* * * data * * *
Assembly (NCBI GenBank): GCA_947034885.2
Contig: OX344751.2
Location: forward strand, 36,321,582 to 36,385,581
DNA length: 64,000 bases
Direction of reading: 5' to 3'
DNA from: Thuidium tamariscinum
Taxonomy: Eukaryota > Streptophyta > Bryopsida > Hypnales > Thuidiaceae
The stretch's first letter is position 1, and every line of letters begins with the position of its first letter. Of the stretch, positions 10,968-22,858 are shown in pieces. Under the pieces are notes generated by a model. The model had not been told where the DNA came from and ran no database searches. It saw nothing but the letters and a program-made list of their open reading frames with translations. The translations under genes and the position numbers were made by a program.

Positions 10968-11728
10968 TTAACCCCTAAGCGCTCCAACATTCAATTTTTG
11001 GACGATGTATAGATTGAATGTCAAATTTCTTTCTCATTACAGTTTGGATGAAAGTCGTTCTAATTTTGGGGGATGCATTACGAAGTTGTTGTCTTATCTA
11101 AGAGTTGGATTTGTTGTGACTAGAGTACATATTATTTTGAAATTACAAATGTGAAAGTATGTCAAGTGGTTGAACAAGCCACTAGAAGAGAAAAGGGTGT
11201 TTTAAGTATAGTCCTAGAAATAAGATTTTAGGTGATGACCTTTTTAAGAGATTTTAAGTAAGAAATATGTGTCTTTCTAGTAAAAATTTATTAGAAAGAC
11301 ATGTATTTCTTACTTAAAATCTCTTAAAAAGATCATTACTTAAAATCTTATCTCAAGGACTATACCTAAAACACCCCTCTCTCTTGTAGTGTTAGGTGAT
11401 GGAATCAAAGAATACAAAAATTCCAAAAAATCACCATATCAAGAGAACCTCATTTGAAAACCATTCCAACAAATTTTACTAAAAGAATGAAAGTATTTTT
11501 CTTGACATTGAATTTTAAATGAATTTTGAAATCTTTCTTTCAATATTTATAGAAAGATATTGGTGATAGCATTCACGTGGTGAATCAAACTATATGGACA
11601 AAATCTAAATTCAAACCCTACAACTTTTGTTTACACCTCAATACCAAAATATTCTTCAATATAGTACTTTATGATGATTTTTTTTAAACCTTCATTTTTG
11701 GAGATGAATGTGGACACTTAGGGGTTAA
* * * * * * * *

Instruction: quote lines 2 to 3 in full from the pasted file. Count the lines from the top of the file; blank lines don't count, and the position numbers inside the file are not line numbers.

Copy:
Contig: OX344751.2
Location: forward strand, 36,321,582 to 36,385,581